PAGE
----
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The Single Biggest Change You Can Expect to See at Walmart

The retail giant's business model has changed dramatically as a result of the pandemic, which may affect your shopping.

The pandemic has encouraged a lot of people to rethink the way they get groceries, the most popular of which seems to be to opt for delivery and curbside pickup instead of in-store visits. At least, that's the case for Walmart.

The popular department and grocery store may no longer be bustling on the weekends, at least in-store. As restrictions begin to lift in cities across the U.S., shoppers will still be encouraged to practice social distancing. Since Walmart has remained open during the entirety of the pandemic, the company's stores have witnessed first-hand just how shopping habits have changed in response to the public health crisis.

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Now, shoppers are switching to eCommerce shopping, whether that be through grocery pickup and delivery or on and marketplace. In fact, eCommerce sales increased by 74 percent in quarter one, according to the retail chains earnings report. Lei Duran, who follows Walmart for the research firm Marketplace, says that alf of all online grocery shoppers are using Walmart specifically for grocery orders.

With such great success in this area, coupled with the uncertainty of when the pandemic will truly be over, Walmart will likely continue to rely on this model even as the shelter-in-place orders gradually begin to lift across the country. Ultimately, the pandemic has shifted the way the company makes money.

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"You're going to see just absolute blowout sales in food, consumables. You will see obvious softness in the discretionary categories," lead retail analyst at Moody's Charlie O'Shea told Marketplace.

In other words, items like clothing, TVs, and toys, for example, won't see a spike in sales. But things like hand sanitizer, meat, disinfectant wipes, and of course, toilet paper, have continuously been cleared out in some stores and even online.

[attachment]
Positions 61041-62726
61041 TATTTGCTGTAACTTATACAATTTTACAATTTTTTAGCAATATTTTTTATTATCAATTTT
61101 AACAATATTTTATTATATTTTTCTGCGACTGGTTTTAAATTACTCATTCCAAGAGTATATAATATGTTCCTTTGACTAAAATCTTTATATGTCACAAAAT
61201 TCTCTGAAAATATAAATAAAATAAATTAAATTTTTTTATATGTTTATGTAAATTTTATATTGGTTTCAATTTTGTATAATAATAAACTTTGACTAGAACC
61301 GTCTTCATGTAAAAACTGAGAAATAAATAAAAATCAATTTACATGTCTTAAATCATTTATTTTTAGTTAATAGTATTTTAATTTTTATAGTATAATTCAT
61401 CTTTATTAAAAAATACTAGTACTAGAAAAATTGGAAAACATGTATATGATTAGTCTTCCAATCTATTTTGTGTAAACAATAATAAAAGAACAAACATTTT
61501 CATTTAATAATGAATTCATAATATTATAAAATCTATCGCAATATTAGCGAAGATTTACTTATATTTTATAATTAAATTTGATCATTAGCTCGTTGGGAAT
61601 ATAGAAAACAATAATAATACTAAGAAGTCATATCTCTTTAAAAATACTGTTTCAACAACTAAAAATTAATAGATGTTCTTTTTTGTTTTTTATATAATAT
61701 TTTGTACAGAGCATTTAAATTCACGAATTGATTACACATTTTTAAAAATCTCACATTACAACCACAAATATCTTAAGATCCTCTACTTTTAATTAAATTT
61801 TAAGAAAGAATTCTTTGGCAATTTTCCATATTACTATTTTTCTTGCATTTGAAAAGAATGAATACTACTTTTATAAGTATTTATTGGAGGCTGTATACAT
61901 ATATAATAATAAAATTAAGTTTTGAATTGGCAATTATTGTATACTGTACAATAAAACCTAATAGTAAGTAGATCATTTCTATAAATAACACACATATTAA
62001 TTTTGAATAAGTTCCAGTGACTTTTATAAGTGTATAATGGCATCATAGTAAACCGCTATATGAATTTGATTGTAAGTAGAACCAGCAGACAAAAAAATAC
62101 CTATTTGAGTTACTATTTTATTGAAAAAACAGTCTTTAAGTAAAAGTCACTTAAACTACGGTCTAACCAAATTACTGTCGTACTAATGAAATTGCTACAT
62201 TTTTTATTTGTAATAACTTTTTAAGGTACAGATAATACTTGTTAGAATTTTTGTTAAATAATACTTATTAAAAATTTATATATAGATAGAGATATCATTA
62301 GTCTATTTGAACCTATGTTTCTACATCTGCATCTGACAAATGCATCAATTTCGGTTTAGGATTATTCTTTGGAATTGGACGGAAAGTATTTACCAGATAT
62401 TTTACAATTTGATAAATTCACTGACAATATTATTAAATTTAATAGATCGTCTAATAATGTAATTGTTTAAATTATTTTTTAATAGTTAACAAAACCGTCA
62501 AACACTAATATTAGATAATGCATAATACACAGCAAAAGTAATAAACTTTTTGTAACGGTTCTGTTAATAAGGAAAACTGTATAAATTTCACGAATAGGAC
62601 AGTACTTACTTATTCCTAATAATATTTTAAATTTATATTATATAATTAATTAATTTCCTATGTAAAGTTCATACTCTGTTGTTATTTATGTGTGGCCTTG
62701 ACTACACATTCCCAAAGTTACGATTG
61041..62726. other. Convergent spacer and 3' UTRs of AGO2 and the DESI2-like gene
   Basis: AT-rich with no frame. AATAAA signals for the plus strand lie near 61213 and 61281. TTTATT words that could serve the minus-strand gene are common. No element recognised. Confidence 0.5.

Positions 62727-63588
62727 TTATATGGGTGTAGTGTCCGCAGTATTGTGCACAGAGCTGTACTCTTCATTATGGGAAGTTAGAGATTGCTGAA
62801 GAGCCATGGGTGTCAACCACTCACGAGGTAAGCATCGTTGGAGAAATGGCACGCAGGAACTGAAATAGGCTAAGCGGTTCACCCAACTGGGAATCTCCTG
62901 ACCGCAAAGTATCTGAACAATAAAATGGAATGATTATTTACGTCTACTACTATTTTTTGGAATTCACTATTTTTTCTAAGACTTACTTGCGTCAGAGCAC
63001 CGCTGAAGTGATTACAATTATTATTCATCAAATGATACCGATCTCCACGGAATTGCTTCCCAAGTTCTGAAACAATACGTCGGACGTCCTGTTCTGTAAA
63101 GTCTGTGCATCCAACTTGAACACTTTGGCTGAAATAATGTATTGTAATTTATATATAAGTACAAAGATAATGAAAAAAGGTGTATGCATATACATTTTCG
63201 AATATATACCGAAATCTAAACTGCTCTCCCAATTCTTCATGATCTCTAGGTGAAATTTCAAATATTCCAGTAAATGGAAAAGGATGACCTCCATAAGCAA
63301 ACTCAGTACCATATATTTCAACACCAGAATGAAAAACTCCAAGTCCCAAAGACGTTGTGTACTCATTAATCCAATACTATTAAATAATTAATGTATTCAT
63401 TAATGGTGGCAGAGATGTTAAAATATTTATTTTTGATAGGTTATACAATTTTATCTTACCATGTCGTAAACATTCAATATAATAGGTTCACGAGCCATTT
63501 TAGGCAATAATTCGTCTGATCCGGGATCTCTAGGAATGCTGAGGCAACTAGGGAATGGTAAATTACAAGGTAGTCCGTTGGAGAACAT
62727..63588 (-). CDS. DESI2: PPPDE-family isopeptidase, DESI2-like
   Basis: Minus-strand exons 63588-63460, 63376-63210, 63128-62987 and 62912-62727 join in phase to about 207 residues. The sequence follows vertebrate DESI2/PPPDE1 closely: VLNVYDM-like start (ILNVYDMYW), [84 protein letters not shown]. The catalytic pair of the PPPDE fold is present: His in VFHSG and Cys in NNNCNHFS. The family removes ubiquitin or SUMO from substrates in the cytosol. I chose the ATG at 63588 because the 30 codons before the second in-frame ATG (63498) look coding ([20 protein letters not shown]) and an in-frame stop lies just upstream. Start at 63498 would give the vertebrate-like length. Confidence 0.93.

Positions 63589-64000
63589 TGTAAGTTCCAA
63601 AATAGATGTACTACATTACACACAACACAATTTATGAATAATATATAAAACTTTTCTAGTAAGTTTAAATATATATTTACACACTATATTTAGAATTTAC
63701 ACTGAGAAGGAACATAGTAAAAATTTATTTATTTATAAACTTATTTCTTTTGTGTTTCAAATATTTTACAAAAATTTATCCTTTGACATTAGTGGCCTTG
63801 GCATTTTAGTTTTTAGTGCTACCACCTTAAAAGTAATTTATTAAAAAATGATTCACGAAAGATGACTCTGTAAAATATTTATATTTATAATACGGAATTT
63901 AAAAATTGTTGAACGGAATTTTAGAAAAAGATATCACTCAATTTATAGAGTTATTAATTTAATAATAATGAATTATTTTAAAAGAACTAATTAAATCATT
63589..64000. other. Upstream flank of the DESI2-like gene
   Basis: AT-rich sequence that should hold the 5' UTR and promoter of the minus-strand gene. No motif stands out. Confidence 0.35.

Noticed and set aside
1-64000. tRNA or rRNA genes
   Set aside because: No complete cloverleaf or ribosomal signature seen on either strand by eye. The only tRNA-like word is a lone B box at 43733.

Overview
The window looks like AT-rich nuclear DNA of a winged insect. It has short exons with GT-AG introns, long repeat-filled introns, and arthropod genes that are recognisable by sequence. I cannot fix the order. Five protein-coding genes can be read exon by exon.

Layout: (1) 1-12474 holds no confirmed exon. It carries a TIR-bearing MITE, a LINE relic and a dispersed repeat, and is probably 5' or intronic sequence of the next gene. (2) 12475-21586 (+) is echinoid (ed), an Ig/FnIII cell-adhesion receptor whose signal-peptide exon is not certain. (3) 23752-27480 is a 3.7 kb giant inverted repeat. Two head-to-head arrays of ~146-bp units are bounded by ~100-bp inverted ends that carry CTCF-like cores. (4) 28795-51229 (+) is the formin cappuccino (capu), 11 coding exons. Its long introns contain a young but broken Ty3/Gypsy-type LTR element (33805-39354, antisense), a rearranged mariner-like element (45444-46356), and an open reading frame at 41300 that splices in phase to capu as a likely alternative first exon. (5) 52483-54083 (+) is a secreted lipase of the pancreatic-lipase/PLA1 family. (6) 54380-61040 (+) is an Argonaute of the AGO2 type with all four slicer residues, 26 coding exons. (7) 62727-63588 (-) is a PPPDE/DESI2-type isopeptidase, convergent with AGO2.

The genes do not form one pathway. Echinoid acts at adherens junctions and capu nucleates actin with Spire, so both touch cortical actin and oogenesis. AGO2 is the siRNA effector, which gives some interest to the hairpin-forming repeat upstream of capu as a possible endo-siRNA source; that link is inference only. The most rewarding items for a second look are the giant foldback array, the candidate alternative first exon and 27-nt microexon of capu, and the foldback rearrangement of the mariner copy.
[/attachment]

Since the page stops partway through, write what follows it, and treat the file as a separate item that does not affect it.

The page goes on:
Walmart's CEO Doug McMillon told CNBC, "For many of these items we were selling in two or three hours what we normally sell in two or three days," he said.

So, next time you need something from Walmart, check the delivery and pickup section of the site first to see if you can avoid having to physically go into the store. However, if you decide to shop normally, consider reading 15 Worst Mistakes I've Seen Walmart Shoppers Make to avoid putting yourself and others at risk of exposure.

Eat This, Not That! is constantly monitoring the latest food news as it relates to COVID-19 in order to keep you healthy, safe, and informed (and answer your most urgent questions). Here are the precautions you should be taking at the grocery store, the foods you should have on hand, the meal delivery services and restaurant chains offering takeout you need to know about, and ways you can help support those in need. We will continue to update these as new information develops. Click here for all of our COVID-19 coverage, and sign up for our newsletter to stay up-to-date.

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Cheyenne Buckingham
Cheyenne Buckingham is the news editor of Eat This, Not That!, specializing in food and drink coverage, and breaking down the science behind the latest health studies and information. Read more
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